Examining CLN7 function in Drosophila

Student thesis: Doctoral ThesisDoctor of Philosophy


My thesis aims to establish the normal functional role of the transmembrane protein CLN7; mutations in Cln7 cause a debilitating neurodegenerative disorder in infants known as Late Infantile Neuronal Ceroid Lipofuscinosis (LINCL). NCL are a collection of early-onset inherited neurodegenerative disorders characterised by abnormal accumulations of autofluorescent storage material within lysosomal organelles. Mutations in thirteen genes have so far been identified in patients across all forms of NCL and disease models established, however no model has been generated for late infantile CLN7 disease. I propose to generate a knock out mutant in order to establish Drosophila as a model to study the cellular role of the hitherto functionally unknown CLN7. Initially I determined a potential shared conservational functionality between Drosophila CLN7 homologue, CG8596, and human MFSD8/CLN7 by establishing a similar subcellular localisation pattern within the endo-lysosomal pathway in vitro. In order to study the functional role of CLN7 I designed an imprecise P-element excision screen, which yielded three genetically null mutants for Cln7. Characterisation of the mutants revealed loss of Cln7 in Drosophila did not recapitulate the hallmark intralysosomal storage material accumulation whilst also causing a profound lifespan extension. However, studying the developing synapse in late stage larvae revealed loss of Cln7 to have a significant effect on a specific motoneuron innervation at the NMJ. Behavioural assays showed Cln7-/- larvae displayed altered larval locomotion; mutant animals were unable to maintain consistent movement and showed impaired complex movement. Defects in tonic motoneuron innervation were observed in Cln7 loss of function animals suggesting their intrinsic properties make them more vulnerable to loss of Cln7 compared to the unaffected phasic motoneurons. As a consequence of reduced synaptic input from tonic motoneurons, physiological studies revealed Cln7-/- animals display characteristic phasic motor input in the form of synaptic depression and larger recorded EPSPs. Examination of model systems and patient autopsy tissue for other NCL forms have revealed severe CNS regional-specific neuronal death underpins the disorder, whilst cellular studies reveal a multitude of mechanisms of pathology including cellular pathways such as autophagy and oxidative stress. I carried out genetic interaction studies focussing on the NMJ, these suggest CLN7 functions downstream of autophagy but upstream of mTORC2 to regulate synapse development.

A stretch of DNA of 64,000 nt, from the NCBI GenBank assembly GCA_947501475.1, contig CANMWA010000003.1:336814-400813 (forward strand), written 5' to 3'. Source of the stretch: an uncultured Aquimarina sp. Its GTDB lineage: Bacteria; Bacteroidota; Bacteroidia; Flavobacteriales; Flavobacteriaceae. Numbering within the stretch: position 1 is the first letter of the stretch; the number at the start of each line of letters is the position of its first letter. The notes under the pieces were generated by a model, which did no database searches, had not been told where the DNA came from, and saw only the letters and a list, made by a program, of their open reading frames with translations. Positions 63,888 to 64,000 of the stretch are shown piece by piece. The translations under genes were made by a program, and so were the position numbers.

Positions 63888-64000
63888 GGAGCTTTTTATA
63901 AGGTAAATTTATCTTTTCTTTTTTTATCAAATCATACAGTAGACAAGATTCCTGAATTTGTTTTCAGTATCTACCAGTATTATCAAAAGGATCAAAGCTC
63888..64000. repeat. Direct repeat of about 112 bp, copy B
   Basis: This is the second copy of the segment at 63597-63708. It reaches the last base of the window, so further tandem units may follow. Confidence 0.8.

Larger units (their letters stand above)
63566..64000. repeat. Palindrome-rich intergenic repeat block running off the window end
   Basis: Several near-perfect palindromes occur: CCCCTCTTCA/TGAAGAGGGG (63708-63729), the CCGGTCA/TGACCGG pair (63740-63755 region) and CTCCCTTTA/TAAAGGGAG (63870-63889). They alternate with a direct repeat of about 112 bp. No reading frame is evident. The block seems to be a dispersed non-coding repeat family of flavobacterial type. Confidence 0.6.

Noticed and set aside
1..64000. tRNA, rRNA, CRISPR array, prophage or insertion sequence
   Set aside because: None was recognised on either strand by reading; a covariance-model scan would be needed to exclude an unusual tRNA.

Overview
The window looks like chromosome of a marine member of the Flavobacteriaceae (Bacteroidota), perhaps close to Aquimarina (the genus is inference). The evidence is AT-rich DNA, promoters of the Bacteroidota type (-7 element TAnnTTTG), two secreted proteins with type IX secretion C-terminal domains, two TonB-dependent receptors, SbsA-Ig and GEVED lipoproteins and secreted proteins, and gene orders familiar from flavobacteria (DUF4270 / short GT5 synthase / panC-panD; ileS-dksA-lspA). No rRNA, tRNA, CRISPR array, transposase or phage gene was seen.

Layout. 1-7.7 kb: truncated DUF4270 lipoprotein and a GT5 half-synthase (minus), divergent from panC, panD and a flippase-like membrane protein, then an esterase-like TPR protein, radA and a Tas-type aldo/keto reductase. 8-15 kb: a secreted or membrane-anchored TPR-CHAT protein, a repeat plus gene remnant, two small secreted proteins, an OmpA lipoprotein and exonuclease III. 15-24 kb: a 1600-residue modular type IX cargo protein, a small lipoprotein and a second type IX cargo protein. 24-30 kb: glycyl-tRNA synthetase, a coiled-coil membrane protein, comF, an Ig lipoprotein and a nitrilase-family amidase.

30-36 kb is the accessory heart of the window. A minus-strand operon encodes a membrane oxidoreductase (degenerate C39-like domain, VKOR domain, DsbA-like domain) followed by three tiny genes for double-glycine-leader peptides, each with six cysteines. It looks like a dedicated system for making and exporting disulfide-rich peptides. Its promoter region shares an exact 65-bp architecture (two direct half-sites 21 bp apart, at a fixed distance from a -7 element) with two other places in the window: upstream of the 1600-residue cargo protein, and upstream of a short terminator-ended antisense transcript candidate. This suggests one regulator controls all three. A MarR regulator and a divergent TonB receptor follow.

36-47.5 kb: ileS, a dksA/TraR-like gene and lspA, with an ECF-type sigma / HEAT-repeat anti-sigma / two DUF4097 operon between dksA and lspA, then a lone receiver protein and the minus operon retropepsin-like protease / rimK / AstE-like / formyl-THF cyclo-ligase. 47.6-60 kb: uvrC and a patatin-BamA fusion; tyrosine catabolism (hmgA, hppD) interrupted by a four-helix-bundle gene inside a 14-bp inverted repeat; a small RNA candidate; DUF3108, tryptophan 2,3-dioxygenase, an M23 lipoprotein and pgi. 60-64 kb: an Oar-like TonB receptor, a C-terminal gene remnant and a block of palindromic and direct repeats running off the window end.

Date of Award2016
Original languageEnglish
Awarding Institution
  • King's College London
SupervisorGuy Tear (Supervisor)

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